Jacob Wolfowitz

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Jacob Wolfowitz
Jacob Wolfowitz.jpg
Wolfowitz in 1970 (photo courtesy of MFO)
Born (1910-03-19)March 19, 1910
Warsaw, Congress Poland, Russian Empire
Died July 16, 1981(1981-07-16) (aged 71)
Tampa, Florida, United States
Nationality American
Alma mater New York University
Known for Wald–Wolfowitz runs test
Dvoretzky–Kiefer–Wolfowitz inequality
Spouse(s) Lillian Dundes
Children Paul Wolfowitz
Scientific career
Fields Statistics
Institutions University of South Florida
Cornell University
Columbia University
University of Illinois at Urbana-Champaign
Doctoral advisor Donald Flanders
Doctoral students Albert H. Bowker
Jack Kiefer
Gottfried E. Noether

Jacob Wolfowitz (March 19, 1910 – July 16, 1981) was a Polish-born American statistician and Shannon Award-winning information theorist. He was the father of former United States Deputy Secretary of Defense and World Bank Group President Paul Wolfowitz.

Life and career[edit]

Born in Warsaw, Poland in 1910, he emigrated with his parents to the United States in 1920. In the mid-1930s, Wolfowitz began his career as high school mathematics teacher and continued teaching until 1942 when he received his Ph.D. degree in mathematics from New York University. While a part-time graduate student, Wolfowitz met Abraham Wald, with whom he collaborated in numerous joint papers in the field of mathematical statistics. This collaboration continued until Wald's death in an airplane crash in 1950. In 1951, Wolfowitz became a professor of mathematics at Cornell University, where he stayed until 1970. From 1970 to 1978 he was at the University of Illinois, Champaign-Urbana. He died of a heart attack in Tampa, Florida, where he had become a professor at the University of South Florida after retiring from Illinois.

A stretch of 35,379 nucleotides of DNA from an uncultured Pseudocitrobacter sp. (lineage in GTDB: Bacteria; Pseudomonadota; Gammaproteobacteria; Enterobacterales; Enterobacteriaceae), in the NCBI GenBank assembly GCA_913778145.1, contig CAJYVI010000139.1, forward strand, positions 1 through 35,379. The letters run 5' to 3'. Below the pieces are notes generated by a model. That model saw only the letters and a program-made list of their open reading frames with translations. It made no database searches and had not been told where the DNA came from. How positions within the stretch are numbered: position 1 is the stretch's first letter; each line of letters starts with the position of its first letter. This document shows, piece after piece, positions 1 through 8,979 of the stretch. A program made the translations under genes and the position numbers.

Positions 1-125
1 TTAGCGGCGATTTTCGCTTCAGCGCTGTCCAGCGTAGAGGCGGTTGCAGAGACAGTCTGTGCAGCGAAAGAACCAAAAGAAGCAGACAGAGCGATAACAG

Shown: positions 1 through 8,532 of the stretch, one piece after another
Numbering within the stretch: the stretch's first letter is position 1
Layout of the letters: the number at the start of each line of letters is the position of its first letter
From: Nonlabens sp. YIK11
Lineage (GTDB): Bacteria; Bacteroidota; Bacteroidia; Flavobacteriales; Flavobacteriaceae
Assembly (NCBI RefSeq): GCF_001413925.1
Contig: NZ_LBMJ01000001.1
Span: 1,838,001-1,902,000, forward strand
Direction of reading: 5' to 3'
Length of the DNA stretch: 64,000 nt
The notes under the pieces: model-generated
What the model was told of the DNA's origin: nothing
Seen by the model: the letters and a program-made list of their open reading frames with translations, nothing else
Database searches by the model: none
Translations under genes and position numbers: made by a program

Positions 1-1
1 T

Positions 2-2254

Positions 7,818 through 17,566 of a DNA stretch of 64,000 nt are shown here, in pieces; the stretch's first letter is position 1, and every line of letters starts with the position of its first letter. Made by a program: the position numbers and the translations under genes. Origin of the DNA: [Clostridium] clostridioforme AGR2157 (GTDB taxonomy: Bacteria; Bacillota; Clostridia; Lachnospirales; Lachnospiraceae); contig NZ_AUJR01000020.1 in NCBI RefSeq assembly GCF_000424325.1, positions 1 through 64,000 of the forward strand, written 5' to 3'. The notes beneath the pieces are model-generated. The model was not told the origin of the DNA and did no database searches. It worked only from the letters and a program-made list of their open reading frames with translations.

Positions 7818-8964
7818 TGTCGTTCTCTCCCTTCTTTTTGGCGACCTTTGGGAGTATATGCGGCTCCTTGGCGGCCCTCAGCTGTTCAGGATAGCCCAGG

Wolfowitz's main contributions were in the fields of statistical decision theory, non-parametric statistics, sequential analysis, and information theory.

One of his results is the strong converse to Claude Shannon's coding theorem. While Shannon could prove only that the block error probability can not become arbitrarily small if the transmission rate is above the channel capacity, Wolfowitz proved that the block error rate actually converges to one. As a consequence, Shannon's original result is today termed "the weak theorem" (sometimes also Shannon's "conjecture" by some authors).


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